This brings up an important point, that there is, as Mr. Holman implies, some sort of "right" or "orthodox" way to be a curandera. This is a terribly limited way of looking at any healing modality. A true healer applies the APPROPRIATE AND EFFECTIVE cure for the situation, not some kind of rigid prescription.
What Elena writes about in this book is how she has taken what she learned of curanderismo and applied it to THIS culture. Sometimes that looks very, very traditional indeed; and sometimes it looks creative and appropriate and effective. The stories told in the book, particularly the story of Donna and her soul retrieval in Chapter 4: The Weeping Soul, p. 193, attest to how skillfully Elena works with her patients and how astute she is about finding ways to help them.
I would also like to address Mr. Holman's remark "I am quite sure she charges for her sessions, her lectures and tours and workshops, and anything else she can charge people for. And I doubt if she is cheap, either." It is true that in traditional cultures a healer works by accepting donations. But it is also true that they never have to go without food or lodging or the necessities of life because the community values them and takes care of them. To expect a curandera in America to accept only donations is just absurd. Elena started out this way, she told me, but soon discovered that people would give her $15 for two hours of work. One wealthy client, who had a $100-a-day cocaine habit, handed her a twenty for hours of work.
Why do we believe that traditional healers don't deserve to be paid? We pay our medical doctors, don't we? Yes, Elena does charge, reasonably, but I also know for a fact that she would not turn away someone who really needed her help. When we were in Mexico City together doing research for the book, the owner of the hotel we stayed at found out she was a curandera and sent his whole staff to her. She didn't charge a penny and willingly worked on everyone because that is her calling.
It is also very interesting that the book that Mr. Holman holds up as the ideal, CURANDERISMO by Robert Trotter, does not seem to have been well-reviewed by him. I quote from his review of that volume: "This book is what one would expect from a team of American academics starting from scratch trying to assemble a definitive body of knowledge while based on US soil and focusing on a population located inside of the US." On the other hand, Elena has lived her whole life in this culture and WOMAN WHO GLOWS IN THE DARK is written with depth and intelligence, honesty and passion.
I just do not believe that Mr. Holman carefully read this book and I am curious about the virulence of his attack.
I can only urge you to read this book and judge for yourself. It is a wonderful record of the history of curanderismo, of love and service to others, and of deep respect for a wonderful, endlessly creative, living healing tradition.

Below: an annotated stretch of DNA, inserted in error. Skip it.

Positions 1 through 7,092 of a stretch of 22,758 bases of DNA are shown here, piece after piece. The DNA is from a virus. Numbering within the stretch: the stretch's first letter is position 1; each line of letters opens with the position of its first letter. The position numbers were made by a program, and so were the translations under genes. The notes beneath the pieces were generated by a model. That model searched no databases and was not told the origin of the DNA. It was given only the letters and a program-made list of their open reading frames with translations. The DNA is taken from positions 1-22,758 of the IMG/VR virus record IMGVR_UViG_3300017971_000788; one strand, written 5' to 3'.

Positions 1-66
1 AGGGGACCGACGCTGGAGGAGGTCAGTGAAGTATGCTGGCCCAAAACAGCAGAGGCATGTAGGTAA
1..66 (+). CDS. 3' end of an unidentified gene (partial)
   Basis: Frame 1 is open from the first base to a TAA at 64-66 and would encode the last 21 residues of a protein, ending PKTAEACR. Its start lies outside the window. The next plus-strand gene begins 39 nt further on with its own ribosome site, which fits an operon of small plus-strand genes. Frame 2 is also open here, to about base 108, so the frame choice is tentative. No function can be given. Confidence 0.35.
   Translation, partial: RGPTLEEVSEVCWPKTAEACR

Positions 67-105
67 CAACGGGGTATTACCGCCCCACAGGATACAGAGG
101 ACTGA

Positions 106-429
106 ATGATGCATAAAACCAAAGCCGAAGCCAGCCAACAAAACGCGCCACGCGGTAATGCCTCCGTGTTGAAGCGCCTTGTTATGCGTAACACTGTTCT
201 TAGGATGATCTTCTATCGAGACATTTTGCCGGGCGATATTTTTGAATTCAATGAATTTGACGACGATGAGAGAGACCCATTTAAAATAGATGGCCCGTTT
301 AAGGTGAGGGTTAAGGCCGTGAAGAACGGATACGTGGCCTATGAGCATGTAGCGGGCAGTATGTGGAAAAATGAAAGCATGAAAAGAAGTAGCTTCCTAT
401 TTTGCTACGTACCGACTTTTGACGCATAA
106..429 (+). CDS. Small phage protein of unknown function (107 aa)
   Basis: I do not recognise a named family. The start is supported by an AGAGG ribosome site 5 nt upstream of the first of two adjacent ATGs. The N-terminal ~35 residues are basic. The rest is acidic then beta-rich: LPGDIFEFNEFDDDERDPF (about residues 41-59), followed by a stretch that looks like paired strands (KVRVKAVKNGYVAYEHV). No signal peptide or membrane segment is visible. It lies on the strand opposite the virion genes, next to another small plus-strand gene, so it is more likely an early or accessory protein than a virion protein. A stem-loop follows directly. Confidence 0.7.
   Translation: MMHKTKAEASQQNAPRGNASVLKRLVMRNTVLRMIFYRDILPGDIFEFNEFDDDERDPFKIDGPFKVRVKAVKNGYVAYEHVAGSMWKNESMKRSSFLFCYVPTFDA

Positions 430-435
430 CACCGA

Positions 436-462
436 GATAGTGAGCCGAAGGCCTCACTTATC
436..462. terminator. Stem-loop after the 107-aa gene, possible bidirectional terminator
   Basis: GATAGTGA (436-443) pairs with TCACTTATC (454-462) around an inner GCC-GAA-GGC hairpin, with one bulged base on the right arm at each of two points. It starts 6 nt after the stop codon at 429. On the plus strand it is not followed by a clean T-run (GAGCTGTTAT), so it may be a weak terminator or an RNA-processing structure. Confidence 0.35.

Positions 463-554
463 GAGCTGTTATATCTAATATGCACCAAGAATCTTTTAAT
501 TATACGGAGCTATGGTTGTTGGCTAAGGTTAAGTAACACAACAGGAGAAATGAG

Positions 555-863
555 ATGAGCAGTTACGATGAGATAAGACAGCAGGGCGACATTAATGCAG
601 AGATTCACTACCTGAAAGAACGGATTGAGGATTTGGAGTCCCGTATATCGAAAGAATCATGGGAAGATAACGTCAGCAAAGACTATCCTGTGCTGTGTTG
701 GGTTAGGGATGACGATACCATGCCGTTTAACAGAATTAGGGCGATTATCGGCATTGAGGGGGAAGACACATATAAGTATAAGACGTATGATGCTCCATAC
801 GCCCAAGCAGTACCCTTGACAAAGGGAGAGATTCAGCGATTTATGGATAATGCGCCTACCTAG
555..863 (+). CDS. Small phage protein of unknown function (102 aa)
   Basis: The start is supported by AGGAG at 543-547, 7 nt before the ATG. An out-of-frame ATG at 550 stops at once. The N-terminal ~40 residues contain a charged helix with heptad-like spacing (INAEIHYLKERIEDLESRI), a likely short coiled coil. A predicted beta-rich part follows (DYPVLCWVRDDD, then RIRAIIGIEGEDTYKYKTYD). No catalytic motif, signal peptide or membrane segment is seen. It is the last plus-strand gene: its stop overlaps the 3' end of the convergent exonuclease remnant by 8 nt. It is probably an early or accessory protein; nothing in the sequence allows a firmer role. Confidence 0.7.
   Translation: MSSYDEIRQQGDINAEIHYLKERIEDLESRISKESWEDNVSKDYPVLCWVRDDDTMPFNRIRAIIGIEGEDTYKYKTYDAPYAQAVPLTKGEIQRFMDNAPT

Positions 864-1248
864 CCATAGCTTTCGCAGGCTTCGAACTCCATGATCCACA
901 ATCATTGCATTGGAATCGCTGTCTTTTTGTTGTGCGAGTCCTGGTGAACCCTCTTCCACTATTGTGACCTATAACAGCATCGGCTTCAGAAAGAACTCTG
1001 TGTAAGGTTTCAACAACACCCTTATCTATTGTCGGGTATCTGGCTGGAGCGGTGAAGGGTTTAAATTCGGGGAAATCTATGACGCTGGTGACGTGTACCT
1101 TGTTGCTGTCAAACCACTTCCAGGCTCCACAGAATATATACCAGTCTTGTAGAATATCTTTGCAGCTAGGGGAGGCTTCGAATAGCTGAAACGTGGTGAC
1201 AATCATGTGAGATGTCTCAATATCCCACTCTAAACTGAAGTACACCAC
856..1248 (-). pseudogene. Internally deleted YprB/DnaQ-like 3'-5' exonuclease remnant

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Showing 1-10 of 12 posts in this discussion
Initial post: Jul 29, 2007 10:36:17 PM PDT
Sarah West says:
Joy, Your response is inspiring, powerful, graceful and addresses every point. Thank you for being a true healer yourself by simply speaking Truth. The light in the darkness is easily seen!
Thank for being so clear and bringing greater intimacy to an AMAZING BOOK and deeper beauty to a profound teacher on this earth!
Posted on Apr 28, 2008 11:38:35 AM PDT
S. Husted says:
I had the honor of meeting Elena Avila and found her to be inspiring and remarkable as she explained and described her work/mission. She has humility,compassion, insight and respect for people. She has integrated her Nurse Practitioner education/experience with her study and understanding of Curanderismo. She is warm and vibrant, a delightful individual. I hope that she will return to Austin, there are many people in our organization that are anxious to sit at her feet again.
Posted on Mar 23, 2009 7:22:45 PM PDT
Edward B. Holman says:
Ms Parker, who, for instance, has been exposed by the Guatemala Scholars Network as a fraud, is a professional writer of new age books, and it is only natural that she is going to defend her lucrative sales of this unfortunate book with great vigor and vehemence. What else would anyone expect? She essentiall falls back on playing the race card on behalf of Avila, but I should point out that the hundreds of people I have interviewed over the years - curanderos and curanderas and those who believe and participate in this culture - are Mexicans. They really were born and raised in this culture, whether or not Parker wanst to admit that or not, and I don't think I could find one who would agree with any of the things that she asserts and promotes. I would invite anyone who is looking for a neutral arbiter of this discussion to just seek out someone from Mexico and see what he or she has to say about it.
Posted on Mar 28, 2009 9:05:10 PM PDT
A. Vasquez says:
I am a student of Mexican folk religion and a frequenter of Mr. Holman's list. I also have read and reviewed on my site Mr. Holman's book on the Santisima Muerte. My family practiced many of these healing traditions, and I was told about them growing up. Mr. Holman is by no means a charlatan, and I totally agree that the true basis of the curandero tradition, especially in central and northern Mexico, is Catholic folk religion coming from Spain including the underground grimoires used by various peoples. There is nothing "Aztec" about the beliefs of my immediate ancestors, and even in indigenous communities, their beliefs are so tied into Catholicism that it would be difficult to call them "pagan".